The trial court found as follows: That respondents installed the tank and complementary equipment, using reasonable care and caution; that they filled the tank with propane gas; that respondents did not have after such installation and filling of the tank, exclusive control of the equipment; that after the installation was complete and before any damage occurred the appellants Ward had the use, control and management of the gas container with its regulator, valves, pipes and connections; that respondents did not either negligently or carelessly allow or permit the gas to escape, ignite and burn, and that the damage from the destruction of the houses and contents was not caused by any carelessness or negligence of respondents.
As to the action based on warranty, the court found generally against the allegations of breach of the claimed warranty, finding that allegations to the effect the fire was caused by negligence of respondents and that the equipment leased was defective or unfit for the purpose for which leased, were untrue. The court further found that the equipment did not ‘leak’ gas and that respondents had carefully, and properly, done all things in and about the installation, equipping, fitting and connecting of the tank, tubing, valves and fittings, all of which the court found to be, when installed, in sound and safe condition and free from defects.
Appellants contend that the findings of the court against liability of respondents are not sustained by the evidence. They contend that on the issue of negligence they made a case coming within the doctrine of res ipsa loquitur and therefrom they argue that the trial court was compelled to draw the inference of negligence and to grant them judgment for their damages because of the failure of respondents to produce sufficient proof in rebuttal.
We will concede for the purpose of testing the validity of appellants' contentions that the doctrine of res ipsa loquitur was in part at least applicable under the facts of this case and that therefore an inference of negligence on the part of respondents would be warranted. However, it is well settled that ‘the application of the doctrine does not give a plaintiff an absolute right to a judgment in every case. Raymer v. Vandenbergh, 10 Cal.App.2d 193, 51 P.2d 104; Nicol v. Geitler, 188 Minn. 69, 247 N.W. 8; Sweeney v. Erving, 228 U.S. 233, 33 S.Ct. 416, 57 L.Ed. 815. It does not shift the burden of proof, and when the defendant produces evidence to rebut the inference of negligence, it is ordinarily a question of fact whether the inference has been dispelled.’ Druzanich v. Criley, 19 Cal.2d 439, 444, 122 P.2d 53, 56. It is equally well settled ‘that the inference of negligence which is created by the rule res ipsa loquitur is in itself evidence which may not be disregarded by the jury and which in the absence of any other evidence as to negligence, necessitates a verdict in favor of the plaintiff. It is incumbent on the defendant to rebut the prima facie case so created by showing that he used the care required of him under the circumstances.’ Ales v. Ryan, 8 Cal.2d 82, 89, 64 P.2d 409, 417.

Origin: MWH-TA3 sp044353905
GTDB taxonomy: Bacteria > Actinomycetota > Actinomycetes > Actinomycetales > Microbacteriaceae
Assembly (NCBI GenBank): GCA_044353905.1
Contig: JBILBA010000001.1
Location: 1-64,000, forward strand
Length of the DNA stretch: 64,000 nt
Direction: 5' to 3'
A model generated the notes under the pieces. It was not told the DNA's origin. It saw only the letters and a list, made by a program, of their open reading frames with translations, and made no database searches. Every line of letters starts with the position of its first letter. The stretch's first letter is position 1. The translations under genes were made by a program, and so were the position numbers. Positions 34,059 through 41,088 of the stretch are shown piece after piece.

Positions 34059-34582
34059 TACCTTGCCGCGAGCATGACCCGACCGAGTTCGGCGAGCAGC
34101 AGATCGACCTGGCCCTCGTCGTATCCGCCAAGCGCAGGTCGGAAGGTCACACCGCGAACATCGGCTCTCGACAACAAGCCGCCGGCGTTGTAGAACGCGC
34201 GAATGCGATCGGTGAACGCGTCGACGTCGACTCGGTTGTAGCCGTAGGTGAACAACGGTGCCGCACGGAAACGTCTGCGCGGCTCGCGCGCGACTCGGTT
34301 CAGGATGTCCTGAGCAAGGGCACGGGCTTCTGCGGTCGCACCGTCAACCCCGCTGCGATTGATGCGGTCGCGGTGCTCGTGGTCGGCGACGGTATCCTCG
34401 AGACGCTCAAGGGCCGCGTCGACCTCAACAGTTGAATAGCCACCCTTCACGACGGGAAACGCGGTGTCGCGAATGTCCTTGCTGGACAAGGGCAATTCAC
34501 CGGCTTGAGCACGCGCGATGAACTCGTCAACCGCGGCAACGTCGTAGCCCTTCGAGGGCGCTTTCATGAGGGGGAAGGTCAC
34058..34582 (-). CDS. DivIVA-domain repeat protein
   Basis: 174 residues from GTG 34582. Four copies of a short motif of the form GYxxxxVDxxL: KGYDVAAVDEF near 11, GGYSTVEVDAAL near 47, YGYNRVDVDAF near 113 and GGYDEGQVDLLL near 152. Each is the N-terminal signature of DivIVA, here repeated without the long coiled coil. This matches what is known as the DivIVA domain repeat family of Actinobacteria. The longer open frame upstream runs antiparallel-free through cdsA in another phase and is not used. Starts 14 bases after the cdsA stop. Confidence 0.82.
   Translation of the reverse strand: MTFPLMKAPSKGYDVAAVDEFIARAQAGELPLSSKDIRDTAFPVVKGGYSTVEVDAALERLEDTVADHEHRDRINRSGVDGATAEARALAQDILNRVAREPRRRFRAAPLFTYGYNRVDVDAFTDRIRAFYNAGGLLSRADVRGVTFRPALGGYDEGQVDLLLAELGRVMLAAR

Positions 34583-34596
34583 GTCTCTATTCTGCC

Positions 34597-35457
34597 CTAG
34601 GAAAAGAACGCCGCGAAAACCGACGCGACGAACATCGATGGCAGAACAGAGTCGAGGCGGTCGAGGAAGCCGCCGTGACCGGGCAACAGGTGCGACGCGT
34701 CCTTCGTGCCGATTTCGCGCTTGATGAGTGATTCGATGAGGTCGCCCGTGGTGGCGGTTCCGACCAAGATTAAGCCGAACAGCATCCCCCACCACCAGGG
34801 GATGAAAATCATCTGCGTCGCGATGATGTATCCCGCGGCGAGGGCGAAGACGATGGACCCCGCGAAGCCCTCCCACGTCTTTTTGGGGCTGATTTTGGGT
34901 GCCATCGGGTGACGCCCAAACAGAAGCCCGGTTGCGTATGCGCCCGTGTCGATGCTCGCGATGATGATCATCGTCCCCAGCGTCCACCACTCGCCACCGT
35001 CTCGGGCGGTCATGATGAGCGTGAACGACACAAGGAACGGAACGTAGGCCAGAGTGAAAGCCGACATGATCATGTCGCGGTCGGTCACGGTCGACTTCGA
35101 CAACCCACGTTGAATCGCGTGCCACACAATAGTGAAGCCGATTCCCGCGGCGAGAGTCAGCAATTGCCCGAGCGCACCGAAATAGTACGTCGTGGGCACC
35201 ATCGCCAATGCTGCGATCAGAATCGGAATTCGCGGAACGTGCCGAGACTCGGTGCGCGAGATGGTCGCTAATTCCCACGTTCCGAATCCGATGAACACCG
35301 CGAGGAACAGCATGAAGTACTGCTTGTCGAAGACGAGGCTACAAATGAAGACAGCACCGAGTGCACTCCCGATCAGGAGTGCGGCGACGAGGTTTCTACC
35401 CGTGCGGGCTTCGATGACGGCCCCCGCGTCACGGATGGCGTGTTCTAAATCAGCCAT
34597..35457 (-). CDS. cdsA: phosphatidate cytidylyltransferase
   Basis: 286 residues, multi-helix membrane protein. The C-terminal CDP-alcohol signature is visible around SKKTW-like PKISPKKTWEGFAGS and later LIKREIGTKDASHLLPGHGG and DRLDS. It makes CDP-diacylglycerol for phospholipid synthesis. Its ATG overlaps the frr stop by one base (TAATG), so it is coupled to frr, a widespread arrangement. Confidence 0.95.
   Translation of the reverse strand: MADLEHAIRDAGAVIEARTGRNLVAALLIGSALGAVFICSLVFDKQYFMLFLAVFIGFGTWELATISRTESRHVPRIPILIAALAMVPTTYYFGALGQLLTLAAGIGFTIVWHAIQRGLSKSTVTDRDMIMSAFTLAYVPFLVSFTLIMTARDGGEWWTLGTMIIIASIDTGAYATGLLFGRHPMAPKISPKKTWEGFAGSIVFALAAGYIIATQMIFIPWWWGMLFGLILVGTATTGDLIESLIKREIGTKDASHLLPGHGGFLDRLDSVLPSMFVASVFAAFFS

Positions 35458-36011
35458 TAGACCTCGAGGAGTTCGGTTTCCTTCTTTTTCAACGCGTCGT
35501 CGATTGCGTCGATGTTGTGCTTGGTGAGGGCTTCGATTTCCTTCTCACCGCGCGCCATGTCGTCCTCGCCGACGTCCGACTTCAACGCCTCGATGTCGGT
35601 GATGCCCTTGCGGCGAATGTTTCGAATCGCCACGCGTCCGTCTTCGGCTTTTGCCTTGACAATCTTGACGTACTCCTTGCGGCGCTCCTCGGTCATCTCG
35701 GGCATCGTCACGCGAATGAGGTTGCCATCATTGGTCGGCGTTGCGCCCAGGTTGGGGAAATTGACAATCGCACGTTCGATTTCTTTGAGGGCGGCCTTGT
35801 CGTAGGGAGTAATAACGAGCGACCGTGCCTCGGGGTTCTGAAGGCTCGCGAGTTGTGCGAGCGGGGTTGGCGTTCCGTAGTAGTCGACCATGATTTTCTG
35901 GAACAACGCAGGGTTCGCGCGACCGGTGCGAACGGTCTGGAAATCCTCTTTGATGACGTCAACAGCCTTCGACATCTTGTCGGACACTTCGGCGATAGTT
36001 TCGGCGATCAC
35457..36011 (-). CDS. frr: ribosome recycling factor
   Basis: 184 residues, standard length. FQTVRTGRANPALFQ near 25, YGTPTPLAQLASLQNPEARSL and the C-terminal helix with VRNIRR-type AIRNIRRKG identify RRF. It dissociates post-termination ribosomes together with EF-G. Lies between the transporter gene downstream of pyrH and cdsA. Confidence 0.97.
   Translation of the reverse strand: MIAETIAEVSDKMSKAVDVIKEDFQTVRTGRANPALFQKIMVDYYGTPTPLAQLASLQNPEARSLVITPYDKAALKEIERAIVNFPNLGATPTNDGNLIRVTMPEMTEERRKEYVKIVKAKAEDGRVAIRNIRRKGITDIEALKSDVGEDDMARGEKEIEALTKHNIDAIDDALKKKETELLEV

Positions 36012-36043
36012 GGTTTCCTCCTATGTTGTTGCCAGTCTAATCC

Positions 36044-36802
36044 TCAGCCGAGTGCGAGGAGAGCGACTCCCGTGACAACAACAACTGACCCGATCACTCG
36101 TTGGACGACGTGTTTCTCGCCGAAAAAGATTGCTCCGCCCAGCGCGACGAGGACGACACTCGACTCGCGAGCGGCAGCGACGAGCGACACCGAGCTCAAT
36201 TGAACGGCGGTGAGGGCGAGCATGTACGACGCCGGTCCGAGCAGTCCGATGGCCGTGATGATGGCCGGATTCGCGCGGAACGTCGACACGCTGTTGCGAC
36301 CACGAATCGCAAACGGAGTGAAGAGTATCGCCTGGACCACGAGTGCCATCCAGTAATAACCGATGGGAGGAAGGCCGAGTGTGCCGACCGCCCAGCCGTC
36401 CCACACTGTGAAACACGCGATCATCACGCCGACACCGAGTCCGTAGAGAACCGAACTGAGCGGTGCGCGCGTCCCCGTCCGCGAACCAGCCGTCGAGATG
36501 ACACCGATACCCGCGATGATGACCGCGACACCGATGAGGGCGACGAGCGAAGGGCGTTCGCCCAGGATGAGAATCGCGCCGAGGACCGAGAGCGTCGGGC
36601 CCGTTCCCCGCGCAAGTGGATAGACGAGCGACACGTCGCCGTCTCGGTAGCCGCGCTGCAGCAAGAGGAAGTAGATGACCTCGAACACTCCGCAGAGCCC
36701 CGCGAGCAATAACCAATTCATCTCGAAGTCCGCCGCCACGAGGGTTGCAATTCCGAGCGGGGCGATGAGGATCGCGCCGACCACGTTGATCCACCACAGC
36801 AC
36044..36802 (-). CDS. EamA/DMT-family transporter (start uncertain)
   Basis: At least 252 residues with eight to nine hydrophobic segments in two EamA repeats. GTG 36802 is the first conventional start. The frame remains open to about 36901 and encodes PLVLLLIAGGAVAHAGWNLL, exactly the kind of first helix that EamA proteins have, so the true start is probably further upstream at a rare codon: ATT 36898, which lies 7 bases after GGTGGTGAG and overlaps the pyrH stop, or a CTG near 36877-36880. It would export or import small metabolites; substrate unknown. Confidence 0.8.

Notwithstanding the inference of negligence which may have arisen, it is still open to the defendant to rebut the inference, and when he introduces evidence as to the care he has taken it may become, and we think in this case it did become, a question of fact for the trial court, sitting as the trier of fact, to determine whether or not such proof did rebut the inference. Hinds v. Wheadon, 67 Cal.App.2d 456, 154 P.2d 720 (explosion of dehydrator tank); Holt v. Henry, 58 Cal.App.2d 168, 136 P.2d 97 (collapse of platform); Johnston v. Black Co., 33 cal.App.2d 363, 91 P.2d 921 (collapse of fluoroscopic table); Raymer v. Vandenbergh, 10 Cal.App.2d 193, 51 P.2d 104 (skidding on rainy night); Rayl v. Syndicate Building Co., 118 Cal.App. 396, 5 P.2d 476 (break in elevator cable); Pontecorvo v. Clark, 95 Cal.App. 162, 272 P. 591 (fall from roller coaster); Frederick v. San Francisco-Oakland Terminal Rys., 48 Cal.App. 336, 191 P. 1020 (overturned street car). As hereinbefore noted, respondents produced testimony as to their care in the inspection and testing of the equipment before and after installation and as to the general fitness of the equipment from the standpoint of safety in use. The showing made was sufficient, we hold, to authorize the trial court to determine that they had not been guilty of a lack of due care.
Appellants specifically charge that they have proven negligent conduct on the part of respondents in the premises by proof that the tank was installed in close proximity to the outer wall of the Ward residence. They say that installing an apparatus of this nature which, upon the release of the safety valve, would discharge large amounts of propane gas close to the wall below projecting eaves, was negligence in that it would create a condition such that the gas might be ignited and thus fire the building. But here again we think that whether or not such installation was negligent was a question of fact for the trial court. There was testimony that a discharge of gas through release from the escape valve would be of short duration and would ordinarily be rapidly and harmlessly dissipated into the surrounding air; that it could not be ignited even if in part at least it attained a combustible mixture with air, unless there was open flame or spark in contact with that part of the mixture which was combustible and that no such ignition agency was reasonably to be anticipated. We think it cannot be said as a matter of law that the installation complained of was negligent.
What we have said on the issue of negligence applies equally to the claim of warranty as to which the court found, as above noted, that the warranty had not been breached, but on the contrary that the equipment as furnished and installed was reasonably fit for the purposes for which it was to be used and we must, therefore, hold that this assignment of error likewise must be held to be invalid.
The judgment is affirmed.
VAN DYKE, Justice.
ADAMS, P. J., and PEEK, J., concur.